The Null Device
Posts matching tags 'retrofuturism'
Here come flying cars; only a decade or so late:
The two-seater Transition can use its front-wheel drive on roads at ordinary highway speeds, with wings folded, at a respectable 30 miles per gallon. Once it has arrived at a suitable take-off spot - an airport, or adequately sized piece of flat private land - it can fold down the wings, engage its rear-facing propellor, and take off. The folding wings are electrically powered.Robot housemaids and three-course meals in pill form are still nowhere to be seen.
In other news, airships could soon be used for transporting freight, being faster than oceanic ships and cheaper than powered aircraft. While they're only talking about freight so far, I imagine that if you outfitted them with comfortable cabins, observation decks and satellite internet access, they'd be good for recreational travel as well.
Simon Reynolds writes in the Graun about the 1980s revival that lasted an entire decade and is still going; starting off with electroclash and new-wave/post-punk and now having gone up to "yacht rock" and the Hall & Oates revival:
Electroclash went from Next Big Thing to Last Little Fad within a year. But it didn't go away, it just slipped on to the noughties pop-cult backburner, biding its time as a staple sound in hipster clubs. By mid-decade the "clash" was long gone; people just talked about "electro". This was confusing for those of us who'd been around in the actual 1980s and for whom "electro" meant something specific: that Roland 808 bass-bumping sound purveyed by Afrika Bambaataa and Man Parrish, music for bodypopping and the electric boogaloo. In the noughties, electro came to refer to something much more vague: basically, any form of danceable electronic pop that sounded deliberately dated, that avoided the infinite sound-morphing capacities of digital technology (ie the programs and platforms that underpinned most post-rave dance) and opted instead for a restricted palette of thin synth tones and inflexible drum machine beats. "Electro" meant yesterday's futurism today.
As such Discovery anticipated a quite different uptake of 1980s pop that would occur in the second half of the noughties: the ecstatically blurry and irradiated style of indie that's been dubbed "glo-fi". Compare Bangalter's remark with glow-fi godfather Ariel Pink, who says his pop sensibility comes from watching MTV incessantly from the age of five onwards (ie only a couple of years after the channel was launched in 1981). Pink went so far as to describe MTV as "my babysitter". As a result, on the many recordings he's issued under the name Ariel Pink's Haunted Graffiti – two of which, Worn Copy and The Doldrums, are among my favorites of the decade – his reverb-hazy neo-psychedelic sound is haunted by the friendly ghosts of Hall & Oates, Men Without Hats, It's Immaterial, Blue Oyster Cult, Rick Springfield. It's an approach to songwriting and melody he assimilated as an ears-wide-open child.("Glo-fi" seems to be related to what others have referred to as "hypnagogic pop".)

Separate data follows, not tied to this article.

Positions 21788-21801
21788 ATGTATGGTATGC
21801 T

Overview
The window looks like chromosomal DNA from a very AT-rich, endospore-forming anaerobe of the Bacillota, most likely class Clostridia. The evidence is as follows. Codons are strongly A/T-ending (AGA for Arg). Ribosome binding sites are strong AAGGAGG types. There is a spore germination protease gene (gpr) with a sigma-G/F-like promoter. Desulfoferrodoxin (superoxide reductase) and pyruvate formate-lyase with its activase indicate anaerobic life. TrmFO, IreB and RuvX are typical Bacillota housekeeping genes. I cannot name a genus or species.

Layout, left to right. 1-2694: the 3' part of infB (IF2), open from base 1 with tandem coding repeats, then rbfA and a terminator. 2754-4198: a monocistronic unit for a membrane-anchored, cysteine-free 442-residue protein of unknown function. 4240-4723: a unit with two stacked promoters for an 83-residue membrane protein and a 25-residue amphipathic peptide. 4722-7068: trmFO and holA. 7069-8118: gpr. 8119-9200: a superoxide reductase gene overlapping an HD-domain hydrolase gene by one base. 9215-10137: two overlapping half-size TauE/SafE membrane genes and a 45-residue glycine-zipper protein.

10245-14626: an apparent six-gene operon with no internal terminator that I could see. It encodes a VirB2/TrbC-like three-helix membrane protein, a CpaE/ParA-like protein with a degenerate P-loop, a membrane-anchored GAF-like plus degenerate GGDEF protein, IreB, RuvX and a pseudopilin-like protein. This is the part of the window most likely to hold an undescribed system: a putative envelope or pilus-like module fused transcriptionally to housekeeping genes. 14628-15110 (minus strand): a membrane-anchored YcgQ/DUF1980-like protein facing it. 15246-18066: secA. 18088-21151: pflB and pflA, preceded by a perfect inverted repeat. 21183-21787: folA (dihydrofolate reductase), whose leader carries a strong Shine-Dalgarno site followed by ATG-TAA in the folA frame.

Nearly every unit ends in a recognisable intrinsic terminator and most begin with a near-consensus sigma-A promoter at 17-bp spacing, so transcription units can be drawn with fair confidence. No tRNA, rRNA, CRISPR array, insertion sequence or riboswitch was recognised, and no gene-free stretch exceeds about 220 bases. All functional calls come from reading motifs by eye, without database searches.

Reynolds also cites a number of other aspects of the ever-unfolding 1980s revival:
Another 1980s-invoking hallmark of the new sub-underground is its cult of the cassette. Tape has a double association here. On the mass level, it was the 1980s quintessential format: far more than the CD, it was the way most kids would have owned music. But cassettes were also the preferred means of dissemination for underground 1980s scenes like industrial and noise. Tape was the ultimate in do-it-yourself, because they could be dubbed-on-demand at home, whereas vinyl required a heavier financial outlay. Today's post-noise microscenes like glo-fi maintain the tape trade tradition, releasing music in small-run editions as low as 30 copies and wrapping them in surreal photocopy-collage artwork.And sums up with a list of things not yet mined from the 1980s
As someone who lived through the 1980s – it was the first decade I was pop-conscious and alert all the way through, from start to finish – it's enjoyably disorienting to observe all these distortions and retroactive manglings of the period, from the vocoder fetish to the fact that I really don't recall terms like "Italo disco" or "minimal synth" having any currency whatsoever back in the day. But what's also interesting is how much of the era has yet to be rediscovered or recycled: the Membranes/Bogshed style shambling bands, the Redskins-style soulcialists, goth, Waterboys/Big Country-style Big Music, and a half-dozen other scenes and genres. But hey, it's 2010, the first year of the new decade, which means that – according to the 20-year rule of revivals – we really need to get started on the 1990s.It looks like there's a lot left in the 1980s to revive, though time is running out as the inevitability of 1990s retro looms. (Aside: back in the actual 1990s, I wondered what "1990s retro" will be like; I imagined a Hegelian synthesis of cheesy commercial dance (Technotronic and such) and grunge-influenced three-chord alternative-rock. It'll be interesting to see how close I was.) As such, I wonder whether they'll manage to get it all out, or whether parts of it will be left behind to be subsumed into the anxious echo, and forever lost to everyone except for wilful obscurantists. And if the latter, I wonder what the fitness function will be.